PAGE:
KIDS are set to be hit by a postcode lottery for schools reopening, the deputy chief medical officer has admitted.
Dr Jenny Harries said schools are set to stay shut in some parts of the country after lockdown 3 is lifted – as revealed in The Sun today.
Some schools may stay shut after lockdown is liftedCredit: Alamy
Dr Jenny Harries said there may need to be a regional approach when re-opening schoolsCredit: PA:Press Association
She refused to deny that schools will stay shut nationally until Easter – but warned there is likely to be “regional separation” when they do reopen.
And she sensationally admitted schools are not believed to drive Covid rates – but said they were left with no choice but to close them because “hospitals were becoming overwhelmed”.
But other senior medics grimly warned the school shutdown is hammering the health and wellbeing of kids.
Dr Harries warned that kids in Covid hotspots could be locked out of the classroom for months to come.
While London – which was hit by the second wave first but is now seeing rates come down – is on course to reopen schools first, she said.
She told the Education Select Committee: “I think it’s likely that we will have some sort of regional separation of interventions.”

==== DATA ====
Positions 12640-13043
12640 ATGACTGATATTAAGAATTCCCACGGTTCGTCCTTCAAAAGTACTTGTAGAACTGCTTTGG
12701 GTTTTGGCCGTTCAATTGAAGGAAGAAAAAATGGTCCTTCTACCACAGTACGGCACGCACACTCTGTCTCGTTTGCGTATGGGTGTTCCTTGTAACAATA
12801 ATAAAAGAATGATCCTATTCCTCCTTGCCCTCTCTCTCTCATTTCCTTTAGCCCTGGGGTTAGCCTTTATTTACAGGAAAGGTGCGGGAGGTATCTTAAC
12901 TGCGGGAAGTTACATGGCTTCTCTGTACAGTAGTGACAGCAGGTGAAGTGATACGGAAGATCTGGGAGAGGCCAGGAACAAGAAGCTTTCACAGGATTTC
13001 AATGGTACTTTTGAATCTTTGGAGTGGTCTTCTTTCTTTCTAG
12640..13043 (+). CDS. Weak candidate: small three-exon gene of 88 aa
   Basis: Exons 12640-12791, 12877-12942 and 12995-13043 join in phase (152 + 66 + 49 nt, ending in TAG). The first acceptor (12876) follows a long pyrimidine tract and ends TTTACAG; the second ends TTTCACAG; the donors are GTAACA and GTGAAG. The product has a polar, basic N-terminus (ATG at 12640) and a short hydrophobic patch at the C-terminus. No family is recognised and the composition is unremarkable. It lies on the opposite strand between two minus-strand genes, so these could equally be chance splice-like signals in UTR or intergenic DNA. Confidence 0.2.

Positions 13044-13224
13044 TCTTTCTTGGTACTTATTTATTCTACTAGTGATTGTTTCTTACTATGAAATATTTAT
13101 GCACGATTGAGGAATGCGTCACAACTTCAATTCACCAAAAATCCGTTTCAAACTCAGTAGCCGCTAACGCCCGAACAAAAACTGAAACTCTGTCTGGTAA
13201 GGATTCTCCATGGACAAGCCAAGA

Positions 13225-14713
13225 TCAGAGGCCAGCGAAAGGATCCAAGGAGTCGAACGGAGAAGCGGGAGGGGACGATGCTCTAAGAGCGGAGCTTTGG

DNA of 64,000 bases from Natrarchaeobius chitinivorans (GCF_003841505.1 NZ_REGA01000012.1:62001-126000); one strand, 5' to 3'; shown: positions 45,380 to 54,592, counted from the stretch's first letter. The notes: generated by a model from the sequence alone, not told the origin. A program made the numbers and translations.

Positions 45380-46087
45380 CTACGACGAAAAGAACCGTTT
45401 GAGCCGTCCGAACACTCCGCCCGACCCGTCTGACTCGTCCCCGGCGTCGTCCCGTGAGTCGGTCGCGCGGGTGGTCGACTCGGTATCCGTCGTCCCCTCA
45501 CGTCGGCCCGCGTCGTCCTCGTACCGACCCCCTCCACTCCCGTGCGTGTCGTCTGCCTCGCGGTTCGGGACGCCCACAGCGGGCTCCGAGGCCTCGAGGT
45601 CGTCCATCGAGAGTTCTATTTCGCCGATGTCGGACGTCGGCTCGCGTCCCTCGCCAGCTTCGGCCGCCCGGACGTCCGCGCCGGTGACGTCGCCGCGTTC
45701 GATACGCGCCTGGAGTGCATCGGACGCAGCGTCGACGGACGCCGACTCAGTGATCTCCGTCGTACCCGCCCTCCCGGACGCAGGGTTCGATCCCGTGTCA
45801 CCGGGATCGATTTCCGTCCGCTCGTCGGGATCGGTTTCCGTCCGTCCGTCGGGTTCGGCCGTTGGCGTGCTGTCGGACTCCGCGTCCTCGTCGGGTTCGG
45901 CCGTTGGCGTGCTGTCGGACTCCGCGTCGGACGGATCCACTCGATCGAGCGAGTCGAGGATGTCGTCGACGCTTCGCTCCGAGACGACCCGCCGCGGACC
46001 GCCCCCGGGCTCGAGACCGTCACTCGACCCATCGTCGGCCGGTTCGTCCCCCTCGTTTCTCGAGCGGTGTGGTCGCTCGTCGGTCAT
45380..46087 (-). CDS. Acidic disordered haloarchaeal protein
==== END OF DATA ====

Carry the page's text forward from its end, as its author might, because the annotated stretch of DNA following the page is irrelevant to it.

She added: “It is highly likely that when we come out of this national lockdown we will not have consistent patterns of infection in our communities across the country.
“And therefore, as we had prior to the national lockdown, it may well be possible that we need to have some differential application.”
Medics do not think schools drive Covid infection rates, Dr Harries said.
Instead, outbreaks in classes are believed to come from high rates of transmission outside the school gates.
But ministers and mednics agreed to dramatically close all schools in an all-out bid to dampen down the virus because hospitals were being “overwhelmed”, she said.
But Dr Harries said schools will be at the top of the priority to ensure that the balance of education and wellbeing is “right at the forefront” of consideration.
Addressing the education select committee on the risk of transmission in schools, Dr Harries said: “Schoolchildren definitely can transmit infection in schools – they can transmit it in any environment – but it is not a significant driver as yet, as far as we can see, of large-scale community infections.”
Boris Johnson has said reopening schools is his “number one priority” when lockdown can be eased.
But teachers and education bosses reckon the schools shutdown will drag on until at least Easter.
Professor Russell Viner, head of the Royal College of Paediatrics, warned the school shutdown is having a devastating impact on kids’ lives.
Eating disorders and mental health problems are rocketing among school-aged kids, he warned.
He told MPs: “When we close schools we close their lives – not to benefit them but to benefit the rest of society.”
He added: “The most important thing we can do for our children is get schools reopened again.”